Climate change, research, and the writing process

In my composition classroom, we investigate strategies that apply rhetorical knowledge to understand, analyze, synthesize and evaluate researched-based academic discourses about the writing process, genre studies, and the themes of identity and climate change. Students study ways that content knowledge in rhetoric, genre, identity, and climate change shape writing processes and outcomes in effective composition and writing applications. We assess the roles of audiences, writing purposes, and the contexts that shape rhetorical situations by framing questions about effective communication and research into climate change.

My students investigate cultural identities associated with variant climate change discourses. They develop a profile for discourse community knowledge by associating environmentally-conscious consumerism, emerging climate-change discourses and activism, and consider the roles of media and government in shaping these discourses. Students study the conventions of informational and persuasive genres to better understand the rhetorical contexts that shape climate-change discourses.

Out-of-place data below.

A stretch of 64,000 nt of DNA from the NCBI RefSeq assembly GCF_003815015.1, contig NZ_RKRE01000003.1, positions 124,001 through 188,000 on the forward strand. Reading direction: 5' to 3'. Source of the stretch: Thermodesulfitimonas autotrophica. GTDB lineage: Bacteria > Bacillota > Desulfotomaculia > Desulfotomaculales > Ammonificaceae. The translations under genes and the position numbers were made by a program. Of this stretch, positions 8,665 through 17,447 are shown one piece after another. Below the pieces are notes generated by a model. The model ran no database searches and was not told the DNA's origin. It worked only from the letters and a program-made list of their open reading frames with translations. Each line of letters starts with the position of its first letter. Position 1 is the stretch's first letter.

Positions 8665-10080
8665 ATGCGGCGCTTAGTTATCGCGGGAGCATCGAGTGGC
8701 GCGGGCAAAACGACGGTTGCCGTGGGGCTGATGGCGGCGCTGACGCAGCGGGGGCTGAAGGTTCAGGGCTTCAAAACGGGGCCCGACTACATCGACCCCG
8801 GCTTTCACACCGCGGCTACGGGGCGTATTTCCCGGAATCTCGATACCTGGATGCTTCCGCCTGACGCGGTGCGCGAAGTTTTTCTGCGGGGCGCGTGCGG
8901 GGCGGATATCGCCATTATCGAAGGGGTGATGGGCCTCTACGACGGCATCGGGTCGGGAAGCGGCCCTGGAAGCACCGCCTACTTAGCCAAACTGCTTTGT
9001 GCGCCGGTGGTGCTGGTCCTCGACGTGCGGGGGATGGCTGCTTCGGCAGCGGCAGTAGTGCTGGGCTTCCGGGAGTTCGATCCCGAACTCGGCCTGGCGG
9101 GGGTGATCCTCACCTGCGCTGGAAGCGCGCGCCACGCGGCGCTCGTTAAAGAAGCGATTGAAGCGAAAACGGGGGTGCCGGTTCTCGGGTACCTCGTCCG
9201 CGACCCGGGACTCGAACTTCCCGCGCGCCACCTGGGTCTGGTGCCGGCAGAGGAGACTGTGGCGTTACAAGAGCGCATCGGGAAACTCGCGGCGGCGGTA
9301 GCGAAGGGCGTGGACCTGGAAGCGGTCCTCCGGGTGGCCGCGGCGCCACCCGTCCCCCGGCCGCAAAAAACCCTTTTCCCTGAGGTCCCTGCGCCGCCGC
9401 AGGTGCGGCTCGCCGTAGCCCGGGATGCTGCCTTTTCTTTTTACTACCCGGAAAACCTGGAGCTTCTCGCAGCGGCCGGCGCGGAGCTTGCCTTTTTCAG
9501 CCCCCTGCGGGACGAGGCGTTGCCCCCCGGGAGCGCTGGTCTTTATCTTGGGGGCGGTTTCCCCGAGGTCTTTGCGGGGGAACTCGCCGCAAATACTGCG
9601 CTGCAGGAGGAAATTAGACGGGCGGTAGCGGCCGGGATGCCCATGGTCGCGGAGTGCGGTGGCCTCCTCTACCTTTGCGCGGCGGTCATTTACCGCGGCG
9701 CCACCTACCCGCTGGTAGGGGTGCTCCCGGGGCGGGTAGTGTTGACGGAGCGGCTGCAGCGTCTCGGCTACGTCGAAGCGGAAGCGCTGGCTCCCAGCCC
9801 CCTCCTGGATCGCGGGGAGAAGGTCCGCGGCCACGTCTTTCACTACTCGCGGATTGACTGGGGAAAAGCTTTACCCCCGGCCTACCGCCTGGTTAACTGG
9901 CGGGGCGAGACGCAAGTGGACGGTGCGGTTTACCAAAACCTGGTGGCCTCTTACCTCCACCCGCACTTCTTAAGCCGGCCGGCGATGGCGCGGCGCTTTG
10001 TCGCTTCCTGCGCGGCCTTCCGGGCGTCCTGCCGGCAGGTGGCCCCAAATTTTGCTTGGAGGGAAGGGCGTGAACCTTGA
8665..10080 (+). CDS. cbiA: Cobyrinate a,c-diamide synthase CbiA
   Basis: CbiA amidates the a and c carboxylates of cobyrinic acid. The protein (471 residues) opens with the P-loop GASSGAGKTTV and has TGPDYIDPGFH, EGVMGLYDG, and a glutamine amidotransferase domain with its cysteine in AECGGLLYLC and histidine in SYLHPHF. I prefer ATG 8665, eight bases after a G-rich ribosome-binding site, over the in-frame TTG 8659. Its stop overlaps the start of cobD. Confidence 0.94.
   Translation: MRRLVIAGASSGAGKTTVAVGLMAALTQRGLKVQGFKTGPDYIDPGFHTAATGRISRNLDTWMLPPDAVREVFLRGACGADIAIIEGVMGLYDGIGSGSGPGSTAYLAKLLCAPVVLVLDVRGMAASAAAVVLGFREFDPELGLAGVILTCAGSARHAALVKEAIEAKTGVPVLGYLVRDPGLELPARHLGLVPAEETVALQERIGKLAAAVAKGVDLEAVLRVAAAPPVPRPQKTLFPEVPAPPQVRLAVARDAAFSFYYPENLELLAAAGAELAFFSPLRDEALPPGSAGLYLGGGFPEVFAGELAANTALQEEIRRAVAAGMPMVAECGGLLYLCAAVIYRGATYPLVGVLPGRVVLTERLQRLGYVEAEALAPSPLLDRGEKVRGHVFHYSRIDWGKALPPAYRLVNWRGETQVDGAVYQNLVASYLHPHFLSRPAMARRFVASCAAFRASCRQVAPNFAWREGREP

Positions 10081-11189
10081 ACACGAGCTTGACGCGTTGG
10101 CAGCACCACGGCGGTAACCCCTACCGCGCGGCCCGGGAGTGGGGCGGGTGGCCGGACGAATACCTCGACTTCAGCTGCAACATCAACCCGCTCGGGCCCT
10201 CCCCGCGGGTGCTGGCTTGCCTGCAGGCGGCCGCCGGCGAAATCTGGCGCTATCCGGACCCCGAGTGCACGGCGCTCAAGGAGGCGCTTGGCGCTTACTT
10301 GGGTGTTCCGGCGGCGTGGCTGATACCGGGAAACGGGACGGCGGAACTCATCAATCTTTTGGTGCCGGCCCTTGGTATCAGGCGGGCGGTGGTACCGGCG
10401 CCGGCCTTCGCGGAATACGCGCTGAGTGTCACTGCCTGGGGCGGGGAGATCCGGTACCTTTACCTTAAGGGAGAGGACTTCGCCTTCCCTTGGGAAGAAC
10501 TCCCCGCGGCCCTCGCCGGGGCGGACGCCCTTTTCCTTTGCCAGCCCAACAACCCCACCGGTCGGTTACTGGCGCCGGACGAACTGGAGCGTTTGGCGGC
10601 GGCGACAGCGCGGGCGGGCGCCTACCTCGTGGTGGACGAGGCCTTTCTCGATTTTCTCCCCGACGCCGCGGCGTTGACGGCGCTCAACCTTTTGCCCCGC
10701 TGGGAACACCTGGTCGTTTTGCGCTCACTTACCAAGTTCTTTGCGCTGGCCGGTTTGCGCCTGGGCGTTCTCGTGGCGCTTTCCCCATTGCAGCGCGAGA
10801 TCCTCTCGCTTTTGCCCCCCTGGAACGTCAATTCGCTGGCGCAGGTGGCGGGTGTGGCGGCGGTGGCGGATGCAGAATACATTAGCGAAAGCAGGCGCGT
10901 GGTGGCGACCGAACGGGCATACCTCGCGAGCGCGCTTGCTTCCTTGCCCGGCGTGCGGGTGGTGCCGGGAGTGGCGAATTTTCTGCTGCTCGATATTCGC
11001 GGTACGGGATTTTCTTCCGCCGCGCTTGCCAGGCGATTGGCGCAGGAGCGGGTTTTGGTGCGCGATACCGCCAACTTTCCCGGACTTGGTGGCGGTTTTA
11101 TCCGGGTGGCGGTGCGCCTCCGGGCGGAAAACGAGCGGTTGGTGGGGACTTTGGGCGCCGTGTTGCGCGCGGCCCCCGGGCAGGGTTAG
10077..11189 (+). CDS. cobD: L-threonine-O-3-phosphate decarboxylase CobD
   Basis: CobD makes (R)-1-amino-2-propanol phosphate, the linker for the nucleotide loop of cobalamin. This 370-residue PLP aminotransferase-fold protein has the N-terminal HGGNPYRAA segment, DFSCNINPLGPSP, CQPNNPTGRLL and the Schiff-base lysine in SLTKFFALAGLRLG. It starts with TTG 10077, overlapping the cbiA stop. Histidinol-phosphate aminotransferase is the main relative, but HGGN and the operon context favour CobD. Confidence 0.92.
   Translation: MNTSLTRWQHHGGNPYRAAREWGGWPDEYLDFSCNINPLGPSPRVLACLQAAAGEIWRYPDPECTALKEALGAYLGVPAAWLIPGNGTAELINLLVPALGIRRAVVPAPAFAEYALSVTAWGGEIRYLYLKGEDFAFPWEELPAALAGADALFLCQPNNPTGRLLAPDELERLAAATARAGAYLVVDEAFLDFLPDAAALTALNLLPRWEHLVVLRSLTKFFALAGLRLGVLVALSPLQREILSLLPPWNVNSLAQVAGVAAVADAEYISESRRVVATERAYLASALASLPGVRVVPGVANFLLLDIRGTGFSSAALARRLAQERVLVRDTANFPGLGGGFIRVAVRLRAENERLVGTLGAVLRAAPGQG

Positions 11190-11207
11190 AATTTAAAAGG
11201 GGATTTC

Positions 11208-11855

Using the Research Skills Development Framework (Willison & O’Regan, 2007) and the Discourse Community Knowledge Framework (Beaufort, 2007), students apply, synthesize, and evaluate their research using scaffolded writing-processes including concept and mind mapping, rhetorical invention, exploring open-ended questions, problem solving, peer-reviewing, reflective writing, and finalizing research questions. Each stage involves intentional movement from bounded to autonomous research. Students recognize the differences in audience and purpose by understanding and applying the differing conventions of genres.

I set research skill outcomes to help students develop, focus, and analyze topics to generate effective writing of sentences, paragraphing, and document organization. An integrated approach to writing involves both reflexive writing processes (writing about writing) and content-based writing. By better leveraging subject-matter knowledge students overcome preconceptions about identity, climate change, and gain skill in writing as problem solving.

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